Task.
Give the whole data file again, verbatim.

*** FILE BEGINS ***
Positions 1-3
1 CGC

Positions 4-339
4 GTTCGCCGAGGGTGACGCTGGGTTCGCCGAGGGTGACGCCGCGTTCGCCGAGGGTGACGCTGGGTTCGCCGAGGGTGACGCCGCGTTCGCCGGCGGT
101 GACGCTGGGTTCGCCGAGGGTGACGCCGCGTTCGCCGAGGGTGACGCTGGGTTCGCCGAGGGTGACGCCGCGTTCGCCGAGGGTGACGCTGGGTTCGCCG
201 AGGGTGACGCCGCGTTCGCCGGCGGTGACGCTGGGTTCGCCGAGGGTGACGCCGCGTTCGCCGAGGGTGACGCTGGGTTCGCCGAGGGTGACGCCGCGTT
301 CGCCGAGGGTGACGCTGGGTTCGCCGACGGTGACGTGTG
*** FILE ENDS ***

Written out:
Positions 1-3
1 CGC

Positions 4-339
4 GTTCGCCGAGGGTGACGCTGGGTTCGCCGAGGGTGACGCCGCGTTCGCCGAGGGTGACGCTGGGTTCGCCGAGGGTGACGCCGCGTTCGCCGGCGGT
101 GACGCTGGGTTCGCCGAGGGTGACGCCGCGTTCGCCGAGGGTGACGCTGGGTTCGCCGAGGGTGACGCCGCGTTCGCCGAGGGTGACGCTGGGTTCGCCG
201 AGGGTGACGCCGCGTTCGCCGGCGGTGACGCTGGGTTCGCCGAGGGTGACGCCGCGTTCGCCGAGGGTGACGCTGGGTTCGCCGAGGGTGACGCCGCGTT
301 CGCCGAGGGTGACGCTGGGTTCGCCGACGGTGACGTGTG